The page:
February 18, 1944. Rehearing Denied March 9, 1944.
Appeal from the District Court of the United States for the Eastern District of Missouri; George H. Moore, Judge.
Action by William Scroggins against Sears, Roebuck Company, a corporation, to recover for injuries sustained by plaintiff by a fall in defendant's store. From a judgment for plaintiff, defendant appeals.
Robert George Winter, of St. Louis, Mo. (Roscoe Anderson, William R. Gilbert, and Anderson, Gilbert, Wolfort, Allen Bierman, all of St. Louis, Mo., on the brief), for appellant.
Douglas H. Jones, of St. Louis, Mo., for appellee.
Before SANBORN and WOODROUGH, Circuit Judges, and HULEN, District Judge.
This is an appeal from a judgment awarding damages to William Scroggins for personal injuries suffered as a result of a fall over boxes which had been placed in the aisle of defendant's store by its employees.
On the morning of May 29, 1941, at a few minutes past 10 o'clock, plaintiff, William Scroggins, his two sons, Bill and Joe, and a friend, William Reiter, entered the Sears Roebuck store on Grand Avenue in St. Louis and descended the stairway leading to the basement so that one of the sons might purchase some paint and a gadget for putting pin stripes on an automobile. The paint counter extended along the south wall of the basement, and leading into and forming a "T" with an east and west aisle parallel and adjacent to the paint counter was a north and south aisle, its sides formed by a dishware counter on the east and a glassware counter to the west. Plaintiff and his party proceeded down the north and south aisle to the paint counter. While Bill Scroggins was buying the desired items, a sticker placed on the paint counter and bearing the legend "God Bless America" caught plaintiff's fancy, and he turned and walked back north three or four steps so as to get a "distance look" at the emblem. Then he turned again toward the paint counter and with his left hand resting on the dish counter requested that the son, Bill, purchase an emblem characterized by its "golden glow." After the son had complied with the request, Reiter and plaintiff's sons started along the north and south aisle toward plaintiff on their way out of the store. As one of the sons drew even with plaintiff, plaintiff began to turn to leave the store and tripped backwards, falling over three boxes of glassware which had been placed in the aisle, and severely injured his back.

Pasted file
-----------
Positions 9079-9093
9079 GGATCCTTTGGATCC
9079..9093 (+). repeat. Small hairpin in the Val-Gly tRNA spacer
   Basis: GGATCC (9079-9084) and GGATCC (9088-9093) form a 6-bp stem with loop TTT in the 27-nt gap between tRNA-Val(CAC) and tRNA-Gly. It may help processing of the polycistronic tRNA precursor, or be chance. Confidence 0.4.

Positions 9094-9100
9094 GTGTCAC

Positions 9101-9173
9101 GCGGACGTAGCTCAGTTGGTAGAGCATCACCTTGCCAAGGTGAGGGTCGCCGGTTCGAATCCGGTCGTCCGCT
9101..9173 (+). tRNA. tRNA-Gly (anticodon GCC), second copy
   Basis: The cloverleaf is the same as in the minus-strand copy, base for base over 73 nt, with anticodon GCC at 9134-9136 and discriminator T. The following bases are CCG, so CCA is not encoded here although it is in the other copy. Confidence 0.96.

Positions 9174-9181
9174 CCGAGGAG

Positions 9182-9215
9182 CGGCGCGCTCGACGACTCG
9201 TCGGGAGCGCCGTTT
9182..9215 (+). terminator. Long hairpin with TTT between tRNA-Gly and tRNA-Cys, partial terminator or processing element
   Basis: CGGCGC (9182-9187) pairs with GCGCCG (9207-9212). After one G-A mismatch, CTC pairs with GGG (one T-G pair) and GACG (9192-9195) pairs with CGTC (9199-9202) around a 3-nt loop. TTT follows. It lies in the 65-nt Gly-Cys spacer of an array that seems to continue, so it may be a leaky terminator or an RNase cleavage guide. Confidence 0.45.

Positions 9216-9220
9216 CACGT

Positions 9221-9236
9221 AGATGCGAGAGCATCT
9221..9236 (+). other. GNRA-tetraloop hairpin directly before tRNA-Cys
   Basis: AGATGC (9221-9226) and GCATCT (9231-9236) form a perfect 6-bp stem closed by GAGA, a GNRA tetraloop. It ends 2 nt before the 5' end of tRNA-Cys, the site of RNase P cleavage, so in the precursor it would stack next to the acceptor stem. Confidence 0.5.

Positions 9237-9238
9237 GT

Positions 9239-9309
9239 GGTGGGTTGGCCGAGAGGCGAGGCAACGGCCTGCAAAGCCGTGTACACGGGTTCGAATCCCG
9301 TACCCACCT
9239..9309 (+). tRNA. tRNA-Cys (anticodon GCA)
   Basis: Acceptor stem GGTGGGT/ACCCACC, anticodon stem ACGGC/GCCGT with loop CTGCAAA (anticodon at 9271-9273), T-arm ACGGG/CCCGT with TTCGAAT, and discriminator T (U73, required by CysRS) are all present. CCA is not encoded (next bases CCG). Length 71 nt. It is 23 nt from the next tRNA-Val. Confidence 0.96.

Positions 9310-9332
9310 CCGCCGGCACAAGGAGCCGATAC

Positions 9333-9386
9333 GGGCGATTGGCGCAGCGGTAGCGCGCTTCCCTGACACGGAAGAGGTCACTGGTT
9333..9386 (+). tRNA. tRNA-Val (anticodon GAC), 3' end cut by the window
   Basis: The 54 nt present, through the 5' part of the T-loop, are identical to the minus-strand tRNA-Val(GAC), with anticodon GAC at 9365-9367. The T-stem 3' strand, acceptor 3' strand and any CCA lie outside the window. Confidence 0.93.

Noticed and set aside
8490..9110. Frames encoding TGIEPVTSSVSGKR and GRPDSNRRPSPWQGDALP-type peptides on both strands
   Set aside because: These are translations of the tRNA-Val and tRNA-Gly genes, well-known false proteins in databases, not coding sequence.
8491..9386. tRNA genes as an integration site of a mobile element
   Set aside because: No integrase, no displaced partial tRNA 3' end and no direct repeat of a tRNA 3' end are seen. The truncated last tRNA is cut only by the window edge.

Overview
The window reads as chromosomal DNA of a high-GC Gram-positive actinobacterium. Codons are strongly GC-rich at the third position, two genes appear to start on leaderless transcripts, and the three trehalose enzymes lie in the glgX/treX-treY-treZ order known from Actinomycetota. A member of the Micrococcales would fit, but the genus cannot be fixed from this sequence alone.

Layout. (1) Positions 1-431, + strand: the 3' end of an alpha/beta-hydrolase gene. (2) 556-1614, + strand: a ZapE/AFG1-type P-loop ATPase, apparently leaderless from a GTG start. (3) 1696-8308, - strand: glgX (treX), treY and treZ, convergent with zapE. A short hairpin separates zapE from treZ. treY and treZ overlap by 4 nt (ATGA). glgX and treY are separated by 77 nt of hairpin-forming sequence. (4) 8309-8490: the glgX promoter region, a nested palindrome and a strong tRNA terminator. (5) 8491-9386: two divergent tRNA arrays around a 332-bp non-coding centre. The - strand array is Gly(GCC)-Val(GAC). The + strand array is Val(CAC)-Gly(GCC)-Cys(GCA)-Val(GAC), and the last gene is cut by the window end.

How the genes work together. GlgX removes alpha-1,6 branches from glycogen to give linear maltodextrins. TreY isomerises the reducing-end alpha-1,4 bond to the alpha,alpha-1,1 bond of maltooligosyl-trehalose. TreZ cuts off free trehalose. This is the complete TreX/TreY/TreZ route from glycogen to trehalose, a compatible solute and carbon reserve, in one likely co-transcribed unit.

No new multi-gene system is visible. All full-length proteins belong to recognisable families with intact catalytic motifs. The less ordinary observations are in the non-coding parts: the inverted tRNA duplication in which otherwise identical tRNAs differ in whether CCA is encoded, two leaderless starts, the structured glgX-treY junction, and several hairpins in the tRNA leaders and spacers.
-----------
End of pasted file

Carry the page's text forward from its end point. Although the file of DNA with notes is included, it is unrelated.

Defendant, appellant here, assigns as error the overruling of its motions for directed verdict at the close of plaintiff-appellee's case and at the conclusion of the evidence, and of the denial by the trial court of motion for judgment notwithstanding the verdict, so that this appeal questions the sufficiency of the evidence to support the judgment. Appellant's contentions are that plaintiff did not prove that the boxes in the aisle caused his fall; that the evidence justified two inferences — one that the fall was caused by the boxes, the other that the fall was caused by a diseased condition of the plaintiff, which would preclude defendant's liability, and that plaintiff was guilty of contributory negligence.
(1) Appellant argues that there was no definite proof that the boxes caused Scroggins to trip and fall, contending that the testimony did not clearly show exactly what Scroggins did with his feet before he fell, and that he nowhere testified that any part of his body touched the boxes before the fall. However, from an examination of the testimony we are persuaded there is substantial evidence of such causal connection, making the question one for the jury.